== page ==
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Wednesday, Feb. 9, 2005 - 1:34 p.m.

Notre Dame and Boston College: Now a true rivalry

Last night, Notre Dame-Boston College officially became a rivalry, in the truest sense of the word.

There are many who will argue that it has been for some time. ESPN is one of them, putting the men's basketball between the two schools last night into its lineup during Rivalry Week. The R-word has come up every time the two schools have met on the football field since at least 1994, but until the previous year, it hadn't been much of one.

Most people consider a rivalry a matchup between two foes who face each other regularly, even often, if the sport allows for it. But there are some (Yankee fans, usually) who argued the Yankees-Red Sox rivalry wasn't a great one because one team always came out ahead in the end. Clearly, that's changed. There is a point to that, though. Over the years, the Red Sox fans have placed more on beating the Yankees than Yankee fans had on beating the Red Sox. Even now, four months after Boston completed the greatest postseason comeback in sports history, there are still a lot of Yankee fans who will claim that losing a 3-0 lead in the ALCS to Boston still isn't as painful as losing a one-run lead to Arizona in the ninth inning of Game 7 in 2001.

When it came to Notre Dame-Boston College, those in Chestnut Hill placed more emphasis on the annual football game than the Domers, in part, I surmise, because it was their biggest game of the year. Notre Dame has several each fall: Michigan and USC just about each and every season, and the likes of Florida State, Texas or Nebraska filling out the schedule. BC, however, had more reason to emphasize it because their wins, when they came, were often monumental. (At least they used to be.) In 1993, 16th-ranked BC took out an undefeated and No. 1 Irish team in South Bend. In 2002, they again tagged the first loss on (this time No. 4) Notre Dame, again in the House that Rockne Built.

Notre Dame never had that chance. There has yet to be a football game between the two schools where an Irish win would be considered a major upset, or a devastating loss for the Eagles. BC's wins have always been bigger because they were. The schools first played in Foxboro in 1975, then in the 1983 Liberty Bowl and again in 1987 in South Bend � all Irish victories. The series truly started at Notre Dame in 1992. Overall, Notre Dame has a 9-7 edge, but in those nine wins, six were by a ranked Irish team facing an unranked Eagles team, one was between two unranked teams and one was a matchup of the No. 8 Notre Dame team vs. the No. 9 Boston College team (a 54-7 Irish win in 1992). BC has never been ranked higher in a matchup with Notre Dame than that No. 9 ranking 13 years ago, and has only been ranked facing the Irish four times in 16 games (going 2-2). Notre Dame just hasn't had an opportunity to give the Eagles a loss that could even come close to the 2002 defeat, let alone the 1993 one. An argument could be made for the 1983 Liberty Bowl � the year before Doug Flutie won the Heisman � when unranked Notre Dame (6-5 coming in) beat No. 13 Boston College (9-2 before the game) 19-18. But that loss didn't derail an undefeated season or a run at the national championship for Boston College, and the fact that it was in a bowl game diminishes the magnitude of the upset, because you expect a bowl opponent to be somewhat formidable.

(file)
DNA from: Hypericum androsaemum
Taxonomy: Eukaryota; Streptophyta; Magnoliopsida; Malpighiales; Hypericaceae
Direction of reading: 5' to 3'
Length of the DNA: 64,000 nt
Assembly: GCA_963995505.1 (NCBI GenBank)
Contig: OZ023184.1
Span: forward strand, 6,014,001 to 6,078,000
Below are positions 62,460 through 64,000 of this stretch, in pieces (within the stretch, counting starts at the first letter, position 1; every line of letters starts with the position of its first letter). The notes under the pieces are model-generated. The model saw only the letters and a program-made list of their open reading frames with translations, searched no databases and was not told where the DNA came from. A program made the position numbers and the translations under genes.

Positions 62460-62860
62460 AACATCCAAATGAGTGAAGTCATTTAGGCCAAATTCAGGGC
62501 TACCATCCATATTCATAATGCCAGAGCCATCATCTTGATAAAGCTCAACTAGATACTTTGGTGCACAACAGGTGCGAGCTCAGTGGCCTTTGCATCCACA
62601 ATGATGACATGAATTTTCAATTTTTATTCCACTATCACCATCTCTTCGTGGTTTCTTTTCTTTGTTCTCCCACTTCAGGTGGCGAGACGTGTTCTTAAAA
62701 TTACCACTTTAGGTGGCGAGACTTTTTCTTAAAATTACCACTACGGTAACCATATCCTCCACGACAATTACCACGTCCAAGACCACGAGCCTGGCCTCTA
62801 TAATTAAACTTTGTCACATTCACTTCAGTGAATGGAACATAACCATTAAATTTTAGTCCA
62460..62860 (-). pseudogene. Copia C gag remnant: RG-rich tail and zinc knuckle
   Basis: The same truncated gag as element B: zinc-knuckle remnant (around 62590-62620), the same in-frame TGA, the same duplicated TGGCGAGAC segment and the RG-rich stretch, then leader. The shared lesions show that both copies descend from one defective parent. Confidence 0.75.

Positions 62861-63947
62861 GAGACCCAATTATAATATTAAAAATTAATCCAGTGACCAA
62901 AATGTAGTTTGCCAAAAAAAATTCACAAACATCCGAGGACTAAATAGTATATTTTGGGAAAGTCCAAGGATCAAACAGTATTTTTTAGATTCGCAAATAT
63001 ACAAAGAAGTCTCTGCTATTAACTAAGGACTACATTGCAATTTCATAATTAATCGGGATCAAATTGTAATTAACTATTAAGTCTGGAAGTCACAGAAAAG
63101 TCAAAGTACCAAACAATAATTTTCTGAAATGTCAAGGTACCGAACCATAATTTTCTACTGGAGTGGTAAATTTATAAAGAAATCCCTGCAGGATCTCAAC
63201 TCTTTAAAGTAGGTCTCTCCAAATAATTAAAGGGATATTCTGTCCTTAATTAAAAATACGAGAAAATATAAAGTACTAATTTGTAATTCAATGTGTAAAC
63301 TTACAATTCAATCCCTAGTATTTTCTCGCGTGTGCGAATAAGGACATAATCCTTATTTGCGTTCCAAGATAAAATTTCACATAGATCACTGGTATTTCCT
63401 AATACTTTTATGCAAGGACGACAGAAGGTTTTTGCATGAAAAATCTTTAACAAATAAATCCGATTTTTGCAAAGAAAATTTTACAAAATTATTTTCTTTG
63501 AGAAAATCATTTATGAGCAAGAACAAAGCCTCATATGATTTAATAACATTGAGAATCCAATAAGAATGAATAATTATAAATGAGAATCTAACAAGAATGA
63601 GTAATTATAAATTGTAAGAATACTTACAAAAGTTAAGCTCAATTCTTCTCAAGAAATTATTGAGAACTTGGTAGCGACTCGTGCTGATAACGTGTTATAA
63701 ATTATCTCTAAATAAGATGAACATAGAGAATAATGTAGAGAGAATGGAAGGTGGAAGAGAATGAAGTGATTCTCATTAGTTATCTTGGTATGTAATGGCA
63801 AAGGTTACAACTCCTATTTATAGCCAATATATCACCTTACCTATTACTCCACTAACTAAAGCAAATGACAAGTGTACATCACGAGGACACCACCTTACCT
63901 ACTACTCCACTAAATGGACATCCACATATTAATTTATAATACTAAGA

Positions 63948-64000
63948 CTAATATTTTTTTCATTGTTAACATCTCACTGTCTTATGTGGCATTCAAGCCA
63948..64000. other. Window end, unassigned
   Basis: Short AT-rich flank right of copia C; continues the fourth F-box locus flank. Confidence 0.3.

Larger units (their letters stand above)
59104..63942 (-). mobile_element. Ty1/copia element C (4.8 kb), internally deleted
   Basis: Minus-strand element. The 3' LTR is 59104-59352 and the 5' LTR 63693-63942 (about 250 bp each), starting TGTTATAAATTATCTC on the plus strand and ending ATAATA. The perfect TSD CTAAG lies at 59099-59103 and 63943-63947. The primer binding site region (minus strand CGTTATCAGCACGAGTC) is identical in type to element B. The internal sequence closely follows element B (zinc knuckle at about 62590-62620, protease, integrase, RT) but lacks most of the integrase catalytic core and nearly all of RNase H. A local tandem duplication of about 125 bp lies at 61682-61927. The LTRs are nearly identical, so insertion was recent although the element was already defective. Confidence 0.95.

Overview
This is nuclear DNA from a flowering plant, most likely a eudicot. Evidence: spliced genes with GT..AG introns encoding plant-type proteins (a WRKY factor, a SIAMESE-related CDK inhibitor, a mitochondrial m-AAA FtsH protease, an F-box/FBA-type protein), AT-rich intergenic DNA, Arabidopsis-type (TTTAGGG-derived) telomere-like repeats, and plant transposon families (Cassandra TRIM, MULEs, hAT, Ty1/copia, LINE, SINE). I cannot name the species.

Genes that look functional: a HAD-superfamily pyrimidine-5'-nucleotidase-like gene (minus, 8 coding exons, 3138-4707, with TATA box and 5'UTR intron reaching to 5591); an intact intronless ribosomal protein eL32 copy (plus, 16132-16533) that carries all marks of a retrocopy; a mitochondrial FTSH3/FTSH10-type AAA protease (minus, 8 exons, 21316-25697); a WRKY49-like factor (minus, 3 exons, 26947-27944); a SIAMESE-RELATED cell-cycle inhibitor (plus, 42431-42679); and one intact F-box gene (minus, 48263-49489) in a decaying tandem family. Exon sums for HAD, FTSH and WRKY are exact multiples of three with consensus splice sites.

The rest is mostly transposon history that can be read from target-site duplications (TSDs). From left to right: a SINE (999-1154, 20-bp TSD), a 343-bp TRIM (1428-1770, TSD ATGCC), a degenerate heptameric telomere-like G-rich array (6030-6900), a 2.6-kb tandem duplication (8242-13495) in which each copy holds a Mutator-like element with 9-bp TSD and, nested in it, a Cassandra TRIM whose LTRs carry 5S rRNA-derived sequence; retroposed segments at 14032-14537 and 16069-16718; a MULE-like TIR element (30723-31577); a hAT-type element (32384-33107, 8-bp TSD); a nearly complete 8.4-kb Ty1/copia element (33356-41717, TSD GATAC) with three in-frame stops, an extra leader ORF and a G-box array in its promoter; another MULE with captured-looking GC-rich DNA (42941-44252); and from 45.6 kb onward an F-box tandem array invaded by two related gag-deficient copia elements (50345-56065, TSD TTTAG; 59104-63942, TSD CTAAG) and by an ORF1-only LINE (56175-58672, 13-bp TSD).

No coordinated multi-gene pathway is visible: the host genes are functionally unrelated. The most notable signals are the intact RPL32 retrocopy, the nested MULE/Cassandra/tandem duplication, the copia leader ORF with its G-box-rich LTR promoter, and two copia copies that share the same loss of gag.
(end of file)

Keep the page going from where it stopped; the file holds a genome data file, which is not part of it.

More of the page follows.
Last night, the Irish basketball team was able to deliver a significant upset, the first time the Indiana institution really stuck it to the Massachusetts one. The basketball history between the two Catholic schools dates back to the 60s, with the Irish now 11-10 against the Eagles. BC has come in with a No. 23 ranking in 1996-97 (they won 73-61) and a No. 9/10 ranking (in the two polls) in 2000-01 and lost to No. 18 ND 76-75. But no Irish win in football, basketball or each of the last two seasons against a No. 1 BC hockey team has had the impact of this one: An undefeated, No. 4-ranked Eagles team that was off to the best start in Big East history and both the highest ranking and the longest winning streak in school history. They were one of two schools left with an unblemished record, and they got a lot of press for it. Now ND's getting the pub.

BC backers will say things like what matters is March, a loss now is better than in either of the tournaments (league or national), and that they're still in first place in the conference. All of which are true, and important (particularly the last one). But you know it burns them up that the first loss came at the hands of the Irish. They could've lived with it better had it been to, say, Syracuse, Pittsburgh or Villanova, but to Notre Dame? Big OUCH.

It was only Saturday, three days before last night's game, that BC put away Seton Hall to get to 20-0, so the university put together this shirt:

This morning, this one was available through the Notre Dame sports website:

I can't be sure of this, but I'd say that it's the first University of Notre Dame-sanctioned shirt addressing an Irish victory between the two schools.

Because now it's a true rivalry.

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